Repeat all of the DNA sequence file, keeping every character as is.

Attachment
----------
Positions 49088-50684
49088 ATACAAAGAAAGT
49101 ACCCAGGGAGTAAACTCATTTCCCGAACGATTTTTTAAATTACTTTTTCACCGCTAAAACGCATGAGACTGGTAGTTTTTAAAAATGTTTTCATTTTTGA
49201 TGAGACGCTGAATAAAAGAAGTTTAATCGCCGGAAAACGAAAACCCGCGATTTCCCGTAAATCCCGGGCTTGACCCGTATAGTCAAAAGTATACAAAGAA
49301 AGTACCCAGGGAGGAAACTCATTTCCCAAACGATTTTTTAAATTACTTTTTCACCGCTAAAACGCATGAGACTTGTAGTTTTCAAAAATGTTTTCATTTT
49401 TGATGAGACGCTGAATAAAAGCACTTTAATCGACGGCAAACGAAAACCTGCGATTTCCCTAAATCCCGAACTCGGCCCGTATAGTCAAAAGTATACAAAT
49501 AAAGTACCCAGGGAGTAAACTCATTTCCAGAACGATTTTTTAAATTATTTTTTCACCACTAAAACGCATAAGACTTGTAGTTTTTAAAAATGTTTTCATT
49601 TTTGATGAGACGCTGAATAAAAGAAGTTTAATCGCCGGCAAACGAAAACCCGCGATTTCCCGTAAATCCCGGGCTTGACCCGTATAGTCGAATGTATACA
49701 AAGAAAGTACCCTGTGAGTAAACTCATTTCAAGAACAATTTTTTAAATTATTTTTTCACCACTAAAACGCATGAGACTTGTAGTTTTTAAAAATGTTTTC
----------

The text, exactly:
Positions 49088-50684
49088 ATACAAAGAAAGT
49101 ACCCAGGGAGTAAACTCATTTCCCGAACGATTTTTTAAATTACTTTTTCACCGCTAAAACGCATGAGACTGGTAGTTTTTAAAAATGTTTTCATTTTTGA
49201 TGAGACGCTGAATAAAAGAAGTTTAATCGCCGGAAAACGAAAACCCGCGATTTCCCGTAAATCCCGGGCTTGACCCGTATAGTCAAAAGTATACAAAGAA
49301 AGTACCCAGGGAGGAAACTCATTTCCCAAACGATTTTTTAAATTACTTTTTCACCGCTAAAACGCATGAGACTTGTAGTTTTCAAAAATGTTTTCATTTT
49401 TGATGAGACGCTGAATAAAAGCACTTTAATCGACGGCAAACGAAAACCTGCGATTTCCCTAAATCCCGAACTCGGCCCGTATAGTCAAAAGTATACAAAT
49501 AAAGTACCCAGGGAGTAAACTCATTTCCAGAACGATTTTTTAAATTATTTTTTCACCACTAAAACGCATAAGACTTGTAGTTTTTAAAAATGTTTTCATT
49601 TTTGATGAGACGCTGAATAAAAGAAGTTTAATCGCCGGCAAACGAAAACCCGCGATTTCCCGTAAATCCCGGGCTTGACCCGTATAGTCGAATGTATACA
49701 AAGAAAGTACCCTGTGAGTAAACTCATTTCAAGAACAATTTTTTAAATTATTTTTTCACCACTAAAACGCATGAGACTTGTAGTTTTTAAAAATGTTTTC